George Christy Talks About Hollywood Dogs, Rin Tin Tin, Uggie, Wizard of Oz and More!
They sallied forth with the friendliest presences on stage at the Samuel Goldwyn Theatre. Quietly and nonchalantly, parading and without preening. Strutting, stretching, yawning and cuddling sans any borrowed finery. Superstars! A class act that provided a beatific few hours for Dog People.
No need for them to show off. Unlike 53-year-old Madonna in Istanbul who couldn’t resist dropping her bra at her concert. “Poor thing,” my Aunt Amalia would smirk, and shrug her shoulders in disbelief. “Desperate attention ploy … and why no backlash to the peep show in this predominantly Muslim nation?” wonders David K. Li in the New York Post. “Is this the breast she can do?” Three days later, this mother of four flashed her ass in Rome.
Now, about our superstar canines of the cinemas, appearing at last week’s rewarding evening for dog owners and dog lovers and just plain folks. The Academy’s host Randy Haberkamp orchestrated and moderated Hollywood Dogs From Rin Tin Tin and Uggie, to the delight of an enthusiastic audience.
“Movies tapped into a mythology about dogs,” Randy explained to LA Times’ Susan King. “The way we look after our pets over these past centuries has been greatly affected by the movies. We know that dogs are man’s best friend with qualities we ascribe to them. Heroism, being faithful, intelligence, etc. Traits that were definitely enhanced by storytelling that began with 1905’s Rescued By Rover – the idea that humans have this canine savior, a kind of early hero.”
Author Susan Orlean, among Randy’s guests that evening, fell in love with Rin Tin Tin watching the ’50s TV series about his adventures. Years later, she was drawn to write the bestselling biography, Rin Tin Tin, The Life And Legend, a work of three years.
Hidden in a kennel of dead dogs during World War I, the German Shepherd puppy was discovered by U.S. Corporal Leland “Lee” Duncan, who became obsessed with him, discovering that Rin Tin Tin reached great heights with a 12-foot leap during a dog show and could run up a tree like a cat. Both Duncan and Warner Bros. executives were amazed that Rin Tin Tin could act.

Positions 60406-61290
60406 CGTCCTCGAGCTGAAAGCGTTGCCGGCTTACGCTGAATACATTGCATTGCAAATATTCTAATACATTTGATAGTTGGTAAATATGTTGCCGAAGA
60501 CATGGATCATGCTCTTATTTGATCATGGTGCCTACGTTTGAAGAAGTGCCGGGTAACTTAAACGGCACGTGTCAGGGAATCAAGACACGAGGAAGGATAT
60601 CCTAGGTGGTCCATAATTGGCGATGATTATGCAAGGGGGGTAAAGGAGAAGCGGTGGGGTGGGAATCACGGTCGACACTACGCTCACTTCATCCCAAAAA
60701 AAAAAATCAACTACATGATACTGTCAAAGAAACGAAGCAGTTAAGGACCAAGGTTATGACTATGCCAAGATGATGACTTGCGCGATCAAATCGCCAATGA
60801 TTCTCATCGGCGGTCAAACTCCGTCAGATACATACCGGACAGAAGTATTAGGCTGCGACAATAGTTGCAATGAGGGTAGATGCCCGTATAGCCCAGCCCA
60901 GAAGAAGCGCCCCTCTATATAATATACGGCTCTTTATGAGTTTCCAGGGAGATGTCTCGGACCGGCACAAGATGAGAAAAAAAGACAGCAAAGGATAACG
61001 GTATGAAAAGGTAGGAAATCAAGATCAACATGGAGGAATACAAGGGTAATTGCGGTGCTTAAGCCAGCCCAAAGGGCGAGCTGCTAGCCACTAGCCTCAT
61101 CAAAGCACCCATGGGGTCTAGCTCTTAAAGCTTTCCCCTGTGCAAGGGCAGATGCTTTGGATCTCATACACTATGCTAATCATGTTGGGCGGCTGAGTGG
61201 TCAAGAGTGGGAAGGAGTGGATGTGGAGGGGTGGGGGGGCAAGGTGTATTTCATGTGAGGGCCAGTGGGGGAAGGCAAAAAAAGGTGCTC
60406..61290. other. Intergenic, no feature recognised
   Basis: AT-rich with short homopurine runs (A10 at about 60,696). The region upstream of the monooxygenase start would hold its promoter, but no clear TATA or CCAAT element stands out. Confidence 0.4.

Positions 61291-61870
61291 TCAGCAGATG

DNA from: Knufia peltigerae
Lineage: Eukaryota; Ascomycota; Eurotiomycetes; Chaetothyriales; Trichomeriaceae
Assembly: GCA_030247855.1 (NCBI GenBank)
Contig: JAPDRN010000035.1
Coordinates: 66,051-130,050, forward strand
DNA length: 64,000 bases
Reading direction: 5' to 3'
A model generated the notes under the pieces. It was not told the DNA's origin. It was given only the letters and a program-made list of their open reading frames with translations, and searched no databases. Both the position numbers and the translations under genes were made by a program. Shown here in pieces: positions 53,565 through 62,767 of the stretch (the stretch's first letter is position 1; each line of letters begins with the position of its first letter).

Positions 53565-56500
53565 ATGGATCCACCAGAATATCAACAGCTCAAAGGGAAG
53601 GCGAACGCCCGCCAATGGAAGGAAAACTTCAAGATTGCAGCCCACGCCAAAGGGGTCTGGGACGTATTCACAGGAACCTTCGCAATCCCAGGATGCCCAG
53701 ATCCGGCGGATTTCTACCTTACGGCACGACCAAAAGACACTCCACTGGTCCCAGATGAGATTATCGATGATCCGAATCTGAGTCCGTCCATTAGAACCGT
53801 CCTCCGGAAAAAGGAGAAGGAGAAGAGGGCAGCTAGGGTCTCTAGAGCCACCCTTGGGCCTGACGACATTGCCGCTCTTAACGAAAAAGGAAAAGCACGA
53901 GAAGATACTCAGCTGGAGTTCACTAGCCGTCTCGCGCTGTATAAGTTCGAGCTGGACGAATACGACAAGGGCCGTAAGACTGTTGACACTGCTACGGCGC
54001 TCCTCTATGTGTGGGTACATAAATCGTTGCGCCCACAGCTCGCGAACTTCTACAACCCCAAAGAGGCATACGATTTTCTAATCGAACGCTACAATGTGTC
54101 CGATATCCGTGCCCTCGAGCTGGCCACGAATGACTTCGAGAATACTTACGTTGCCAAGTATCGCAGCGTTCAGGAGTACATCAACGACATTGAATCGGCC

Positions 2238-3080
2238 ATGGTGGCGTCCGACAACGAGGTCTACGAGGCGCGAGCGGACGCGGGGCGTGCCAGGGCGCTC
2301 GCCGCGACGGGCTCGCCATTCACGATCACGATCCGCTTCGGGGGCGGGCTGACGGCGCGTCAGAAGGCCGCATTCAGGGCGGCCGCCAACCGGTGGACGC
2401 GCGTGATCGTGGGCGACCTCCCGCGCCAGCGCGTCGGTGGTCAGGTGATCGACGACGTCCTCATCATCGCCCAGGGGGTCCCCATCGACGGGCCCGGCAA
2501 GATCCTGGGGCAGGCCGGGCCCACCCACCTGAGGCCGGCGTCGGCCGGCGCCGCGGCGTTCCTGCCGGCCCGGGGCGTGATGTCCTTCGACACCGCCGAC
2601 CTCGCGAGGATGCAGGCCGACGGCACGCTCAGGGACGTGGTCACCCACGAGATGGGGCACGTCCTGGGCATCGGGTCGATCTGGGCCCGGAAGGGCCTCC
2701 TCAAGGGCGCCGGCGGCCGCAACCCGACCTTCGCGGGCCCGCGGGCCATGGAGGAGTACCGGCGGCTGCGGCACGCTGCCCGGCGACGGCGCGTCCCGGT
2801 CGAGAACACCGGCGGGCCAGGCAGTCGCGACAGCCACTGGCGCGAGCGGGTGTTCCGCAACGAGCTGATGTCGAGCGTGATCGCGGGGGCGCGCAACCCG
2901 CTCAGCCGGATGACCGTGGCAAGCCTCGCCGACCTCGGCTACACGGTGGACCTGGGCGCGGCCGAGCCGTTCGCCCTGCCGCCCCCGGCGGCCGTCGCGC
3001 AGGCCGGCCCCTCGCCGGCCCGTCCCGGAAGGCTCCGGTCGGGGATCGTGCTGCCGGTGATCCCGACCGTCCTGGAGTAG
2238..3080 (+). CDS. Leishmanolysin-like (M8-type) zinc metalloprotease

In 1927, Fox’s Darryl Zanuck, who wrote early Rin Tin Tin scripts, campaigned for the Academy to create Merit Awards, even nominating Rin Tin Tin as Most Popular Player. The idea flunked.
“Hollywood loves dogs,” enthused Susan Orlean. “In fact, dogs have been in movies ever since there have been movies … Dogs proved to be ideal actors. At one point during the 1920s, 80 different dogs were starring in features … almost all were German Shepherds. Affordable, agreeable and eager, and, as one studio executive put it, the only stars guaranteed to stay sober.
“Sometimes they are just background players. Sometimes, as in the case of Uggie, the Jack Russell Terrier in The Artist, they emerge as an exceptional character, witty and wise and omniscient, perfectly suited to the dreamtime of film. Dogs stir something in people, and have done this for more than a hundred years.”
On hand for the evening were Brigitte, the French bulldog who plays Stella in Modern Family. Oscar, the Anatolian Shepherd weighing 165 pounds, having appeared in The Lucky One (2012). Rin Tin Tin, the 12th generation descendant.
We met and listened to animal trainers Sarah Clifford (The Artist), Heather Long (Into The Wild), and Chelsea Riggins, who worked with Lassie. Also, Rin Tin Tin Club president Dorothy Yanchak; Animal Safety Representative Gina Johnson who’s monitored animal sequences for Water For Elephants and Dolphin Tale; Jone Borman of the Animal Humane Association’s Film and TV Unit.
The evening wrapped with a screening of Warner Bros. 1925 Clash Of The Wolves, starring Rin Tin Tin as the leader of the wolves. Susan Orlean has seen it 12 times!
Dog people can’t forget the immortal Toto from The Wizard Of Oz. A female brindle Cairin Terrier, whose real name was Terry, received a weekly paycheck of $125, more than the Munchkins who were paid between $50 to $100 a week. Appearing in 13 different films, Toto’s remembered with a permanent memorial at the Hollywood Forever Century. After dying in 1945, Toto was buried by owner Carl Spitz at his Studio City ranch. In 1958, her resting place was demolished during the construction of the Ventura Freeway.
On June 10th, the day of Judy Garland’s 90th birthday, Turner Classic Movies screened The Wizard of Oz. Judy was sixteen when she was cast as Dorothy (Shirley Temple had been considered). Over time, the phrase, “a friend of Dorothy’s,” indicating an acquaintance was gay, was adopted as lingo by Judy’s fans.
Claiming “it slowed the action” and was degrading for Dorothy to sing it in a barnyard, Judy’s Over The Rainbow ballad was dropped by the producers, until Victor Fleming flogged them to their senses. Written by Harold Arlen and Yip Harburg, Over the Rainbow won the Oscar for Best Original Song – the movie was nominated for six Oscars, including Best Picture, losing the award to Gone With The Wind.
Dorothy’s ruby slippers initially were silver, changed by costume designer Adrian – a pair sold at auction in 2000 for $660,000.
Victor Fleming received credit as the director before David O. Selznick recruited him to take over Gone With The Wind from George Cukor, who was having tiffs with Clark Gable. There are five uncredited directors, and three screenwriters are credited for adapting the Frank Baum novel, while seventeen writers are uncredited, including the film’s stars Bert Lahr and Jack Haley.
Premiering on August 15, 1939 at Grauman’s Chinese Theatre, The Wizard of Oz grossed $3 million (around $50 million today) against production and distribution costs of $2.8 million ($47 million today). The Library of Congress lists it as the most-watched picture in motion picture history.